Arco Blue Heron Nesting Colony

180 acres, established Great Blue Heron rookery
Location: Birch Bay

Great Blue Heron Nesting Colony

Great Blue Heron Nesting Colony

When development threatened the Birch Bay Great Blue heron colony, WLT brought together a powerful partnership to protect the nesting site of these majestic birds. Whatcom County, British Petroleum and the State Department of Ecology joined WLT to make sure that the herons continue to have a secure, undisturbed place to call home in Whatcom County. The Birch Bay colony is one of the largest on the West Coast with over 300 nesting pairs.

Great Blue Heron

Great Blue Heron

Initially, this site consisted of a 77-acre conservation easement donated by the BP Cherry Point Refinery (formerly known as the ARCO Cherry Point Refinery). Three years later, an additional 103 acres was donated by BP. A neighboring property was then identified as a potential residential development site. Biologist Ann Eissinger feared that close human neighbors would cause the colony to disperse. With the generous assistance of a local real estate agent (thank you Jeri Smith!) a plan to purchase this acreage was negotiated. With financial donations from (again!) BP, WLT was able to successfully appeal to Whatcom County Executive, Pete Kremen for use of $150,000 from the county’s Conservation Futures Fund.  This left us still $49,000 short of the purchase price and off to the state Department of Ecology we went.  Today, 180 acres are forever protected from residential and commercial/industrial development creating an ample privacy buffer between heron and human families.

Great Blue Heron

Great Blue Heron

While every acre conserved is a prize, WLT is especially pleased when success is rooted in public and private entities collaborating to ensure that the county’s natural assets will still be here for our children’s children.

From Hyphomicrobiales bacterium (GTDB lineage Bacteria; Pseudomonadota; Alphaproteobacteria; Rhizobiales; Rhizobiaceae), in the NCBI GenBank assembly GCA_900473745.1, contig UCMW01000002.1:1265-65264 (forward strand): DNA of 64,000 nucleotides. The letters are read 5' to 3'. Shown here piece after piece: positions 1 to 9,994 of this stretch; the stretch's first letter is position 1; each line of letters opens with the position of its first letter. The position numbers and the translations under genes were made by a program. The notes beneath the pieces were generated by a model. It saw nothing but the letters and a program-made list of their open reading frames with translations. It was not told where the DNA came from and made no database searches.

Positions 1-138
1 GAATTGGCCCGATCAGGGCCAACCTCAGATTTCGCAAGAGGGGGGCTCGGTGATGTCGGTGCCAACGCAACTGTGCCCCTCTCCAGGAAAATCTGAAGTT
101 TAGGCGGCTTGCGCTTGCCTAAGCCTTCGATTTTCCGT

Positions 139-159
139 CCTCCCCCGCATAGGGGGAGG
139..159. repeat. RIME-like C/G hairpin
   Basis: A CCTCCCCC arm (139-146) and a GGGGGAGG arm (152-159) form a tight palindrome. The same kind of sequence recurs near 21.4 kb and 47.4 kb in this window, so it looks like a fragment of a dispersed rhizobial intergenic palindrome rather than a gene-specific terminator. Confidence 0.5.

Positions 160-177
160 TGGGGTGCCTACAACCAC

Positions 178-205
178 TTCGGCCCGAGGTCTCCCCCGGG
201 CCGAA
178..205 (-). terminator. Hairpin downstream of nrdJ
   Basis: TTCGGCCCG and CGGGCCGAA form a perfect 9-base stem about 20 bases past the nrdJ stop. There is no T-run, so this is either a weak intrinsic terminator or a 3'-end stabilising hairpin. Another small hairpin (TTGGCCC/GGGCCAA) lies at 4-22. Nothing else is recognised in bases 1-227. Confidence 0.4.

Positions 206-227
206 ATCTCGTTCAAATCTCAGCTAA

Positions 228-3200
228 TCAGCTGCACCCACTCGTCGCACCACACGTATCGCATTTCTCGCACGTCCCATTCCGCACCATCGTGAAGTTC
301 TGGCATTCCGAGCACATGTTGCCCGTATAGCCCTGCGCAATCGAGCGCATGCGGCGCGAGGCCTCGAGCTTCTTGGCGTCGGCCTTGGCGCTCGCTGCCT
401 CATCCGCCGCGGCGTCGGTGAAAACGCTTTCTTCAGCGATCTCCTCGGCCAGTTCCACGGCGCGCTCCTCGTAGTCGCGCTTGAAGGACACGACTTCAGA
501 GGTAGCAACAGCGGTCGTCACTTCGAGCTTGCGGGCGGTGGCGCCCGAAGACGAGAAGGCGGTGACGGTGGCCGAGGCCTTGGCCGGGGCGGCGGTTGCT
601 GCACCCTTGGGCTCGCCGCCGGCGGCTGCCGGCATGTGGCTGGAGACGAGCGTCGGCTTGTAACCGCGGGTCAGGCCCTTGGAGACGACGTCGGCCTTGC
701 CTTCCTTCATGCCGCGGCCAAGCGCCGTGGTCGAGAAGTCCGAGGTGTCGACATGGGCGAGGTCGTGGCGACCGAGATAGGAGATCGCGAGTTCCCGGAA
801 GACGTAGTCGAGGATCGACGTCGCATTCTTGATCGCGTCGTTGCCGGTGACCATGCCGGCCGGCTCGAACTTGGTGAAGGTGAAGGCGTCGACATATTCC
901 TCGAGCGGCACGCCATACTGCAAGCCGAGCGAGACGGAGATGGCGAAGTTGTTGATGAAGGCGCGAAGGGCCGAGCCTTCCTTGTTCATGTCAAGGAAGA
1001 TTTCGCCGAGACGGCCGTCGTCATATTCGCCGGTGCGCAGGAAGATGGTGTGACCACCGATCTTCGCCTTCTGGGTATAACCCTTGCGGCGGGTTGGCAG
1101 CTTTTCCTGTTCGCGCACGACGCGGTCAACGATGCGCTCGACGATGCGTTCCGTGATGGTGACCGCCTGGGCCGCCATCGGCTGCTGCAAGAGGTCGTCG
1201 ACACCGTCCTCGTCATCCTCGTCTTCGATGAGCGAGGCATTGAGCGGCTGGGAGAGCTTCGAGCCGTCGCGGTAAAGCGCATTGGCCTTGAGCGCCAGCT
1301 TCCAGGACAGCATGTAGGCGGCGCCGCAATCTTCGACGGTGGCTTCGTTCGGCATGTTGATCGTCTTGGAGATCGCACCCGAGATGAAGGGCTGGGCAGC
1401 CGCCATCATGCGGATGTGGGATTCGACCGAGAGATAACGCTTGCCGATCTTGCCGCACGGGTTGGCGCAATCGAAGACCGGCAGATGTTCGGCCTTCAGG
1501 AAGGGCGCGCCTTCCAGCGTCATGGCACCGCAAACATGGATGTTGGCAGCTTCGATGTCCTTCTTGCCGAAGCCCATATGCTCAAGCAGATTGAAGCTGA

From Seattle Audubon’s BirdWeb:

Great Blue Herons usually breed in colonies containing a few to several hundred pairs. Isolated pair-breeding is rare. Nest building begins in February when a male chooses a nesting territory and displays to attract a female. The nest is usually situated high up in a tree. The male gathers sticks for the female who fashions them into a platform nest lined with small twigs, bark strips, and conifer needles. Both parents incubate the 3-5 eggs for 25-29 days. Both parents regurgitate food for the young. The young can first fly at about 60 days old, although they continue to return to the nest and are fed by the adults for another few weeks. Pair bonds only last for the nesting season, and adults form new bonds each year.

Great Blue Herons are easily disturbed by human activity, as many Whatcom County residents have experienced first-hand. The sudden flight and protesting squawk of this flinchy bird are familiar to just about anyone who wanders outdoors near slow-moving waters.

Photo 2 by Alan Fritzberg, photo 3 by Natalie Whitman